Asking for a College Recommendation Letter
Recommendation letters are an important part of applications. This does not just apply to college applications, but grad schools and jobs as well! Finding the people in your life who can write quality, honest recommendations about you is the first important step. Today I want to share some tips with you on how to write an effective request for a recommendation letter.
It is important that you give the people you are asking time to write a quality recommendation letter. Many times, these people you are asking will be your teachers. Teachers have crazy schedules, and adding another task into that can be crazy. So, give them as much time as possible to put writing a recommendation into their schedule and actually get it done. I recommend asking for recommendation letters before you even start applying for schools. Get it out of the way and put the ball in their court so you can focus on writing killer essays and getting those acceptance letters.
How to ask
Many schools are using the common application now, and this makes requesting recommendations even easier. When I applied to schools via the common app, I believe I just had to put in the email and role of the person I was asking, and the request was sent to them. However, I did send follow-up emails to some of the professors, especially if I knew they were busy or might need a reminder to get it completed since they had so much going on.
If you are applying for a scholarship or school that does not use the common app, a brief email will do the trick. Always begin with a salutation and be straightforward with what you are asking. Keep it simple and respectful as well!
I am writing to ask if you would be willing to write a brief recommendation letter for my application to ___________(school or scholarship). The parameters for the recommendation are ____________. I would need this to be completed by __________(specific date, preferably earlier than when you actually need it so you can get it in on time). I appreciate and respect your opinions and words, and it would mean a lot to me if you could share them in this recommendation!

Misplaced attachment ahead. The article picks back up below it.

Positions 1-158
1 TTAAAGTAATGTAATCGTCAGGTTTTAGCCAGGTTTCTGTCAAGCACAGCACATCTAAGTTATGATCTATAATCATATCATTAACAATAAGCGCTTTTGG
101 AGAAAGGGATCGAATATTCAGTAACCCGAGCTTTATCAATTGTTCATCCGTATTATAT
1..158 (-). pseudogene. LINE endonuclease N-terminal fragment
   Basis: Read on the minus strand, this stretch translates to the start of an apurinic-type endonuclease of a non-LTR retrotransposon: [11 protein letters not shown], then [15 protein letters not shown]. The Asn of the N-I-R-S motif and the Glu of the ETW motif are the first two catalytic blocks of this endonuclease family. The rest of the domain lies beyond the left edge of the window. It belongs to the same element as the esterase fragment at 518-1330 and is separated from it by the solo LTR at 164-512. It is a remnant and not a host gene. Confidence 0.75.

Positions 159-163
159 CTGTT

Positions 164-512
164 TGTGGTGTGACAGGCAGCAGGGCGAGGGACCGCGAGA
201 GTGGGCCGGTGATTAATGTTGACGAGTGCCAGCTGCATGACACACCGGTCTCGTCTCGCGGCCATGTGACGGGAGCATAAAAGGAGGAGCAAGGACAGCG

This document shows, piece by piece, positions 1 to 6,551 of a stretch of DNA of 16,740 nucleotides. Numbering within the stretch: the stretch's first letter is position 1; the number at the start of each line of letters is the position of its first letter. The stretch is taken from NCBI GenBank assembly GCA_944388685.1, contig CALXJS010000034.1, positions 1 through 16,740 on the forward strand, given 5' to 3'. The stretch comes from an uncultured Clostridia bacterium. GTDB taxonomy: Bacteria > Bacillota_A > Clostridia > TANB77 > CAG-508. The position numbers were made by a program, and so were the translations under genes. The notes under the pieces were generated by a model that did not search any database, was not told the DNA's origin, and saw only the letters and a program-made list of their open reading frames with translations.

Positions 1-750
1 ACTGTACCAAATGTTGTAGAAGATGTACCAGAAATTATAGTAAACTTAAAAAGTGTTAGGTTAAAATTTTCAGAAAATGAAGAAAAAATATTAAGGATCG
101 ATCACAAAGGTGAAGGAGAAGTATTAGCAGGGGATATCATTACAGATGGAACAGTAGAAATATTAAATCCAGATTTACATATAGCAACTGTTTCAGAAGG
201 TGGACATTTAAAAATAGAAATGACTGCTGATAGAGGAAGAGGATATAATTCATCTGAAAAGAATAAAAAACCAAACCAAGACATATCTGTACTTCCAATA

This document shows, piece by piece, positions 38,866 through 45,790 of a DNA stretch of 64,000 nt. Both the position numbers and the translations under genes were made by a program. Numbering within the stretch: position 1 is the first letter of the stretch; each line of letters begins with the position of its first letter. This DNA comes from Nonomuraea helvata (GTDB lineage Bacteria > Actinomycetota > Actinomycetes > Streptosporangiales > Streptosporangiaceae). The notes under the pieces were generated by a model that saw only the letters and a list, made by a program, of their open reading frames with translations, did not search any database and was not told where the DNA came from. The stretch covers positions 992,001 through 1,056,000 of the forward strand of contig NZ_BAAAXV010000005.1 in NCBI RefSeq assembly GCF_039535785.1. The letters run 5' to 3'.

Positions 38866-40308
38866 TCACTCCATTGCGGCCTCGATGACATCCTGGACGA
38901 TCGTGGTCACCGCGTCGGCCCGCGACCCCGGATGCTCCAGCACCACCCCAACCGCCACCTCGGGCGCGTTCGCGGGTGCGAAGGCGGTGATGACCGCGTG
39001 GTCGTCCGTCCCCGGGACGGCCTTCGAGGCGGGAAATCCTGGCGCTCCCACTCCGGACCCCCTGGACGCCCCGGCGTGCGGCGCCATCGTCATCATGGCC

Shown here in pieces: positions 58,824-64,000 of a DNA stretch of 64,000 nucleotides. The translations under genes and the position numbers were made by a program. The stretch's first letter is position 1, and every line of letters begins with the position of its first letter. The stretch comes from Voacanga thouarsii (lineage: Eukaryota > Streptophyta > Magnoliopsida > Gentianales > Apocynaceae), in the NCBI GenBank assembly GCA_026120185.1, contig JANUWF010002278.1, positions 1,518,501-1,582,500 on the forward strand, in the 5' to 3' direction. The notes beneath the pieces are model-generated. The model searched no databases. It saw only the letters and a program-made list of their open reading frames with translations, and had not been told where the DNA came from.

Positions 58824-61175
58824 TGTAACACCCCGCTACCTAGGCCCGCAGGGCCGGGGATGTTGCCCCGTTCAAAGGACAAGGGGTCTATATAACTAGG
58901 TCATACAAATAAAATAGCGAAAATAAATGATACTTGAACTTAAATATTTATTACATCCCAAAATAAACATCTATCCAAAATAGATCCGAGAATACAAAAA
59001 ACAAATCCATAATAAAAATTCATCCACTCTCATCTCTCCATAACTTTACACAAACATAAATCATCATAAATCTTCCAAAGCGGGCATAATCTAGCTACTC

Close out your email respectfully and concisely. Most people don’t enjoy reading long emails, and teachers get a lot of them. Keep it short, sweet, and to the point.
Yes, the ball is now in the court of the recommender. But teachers are humans too (surprise!) and may forget things or get behind on tasks.
Reminding or following up is totally okay! Many people will be appreciative of the reminder. This is especially true if they have to keep track of lots of requests for recommendations! It is easy for these requests to get lost in their busy schedules. Teachers are often all asked around the same time to write lots of recommendations, and that is another reason why asking early is key. “Beat the crowds” as it were, especially with teachers who are known for writing great recs!
If you can, follow up your email in person. If your recommender is a teacher with hundreds of students, putting a face to the request can make it more memorable. This same principle goes for interviews and job applications as well! (Blog post idea to come?)
Good luck on all applications and getting those recommendations! Remember to choose recommenders who know you as a person and can attest to how amazing you are 🙂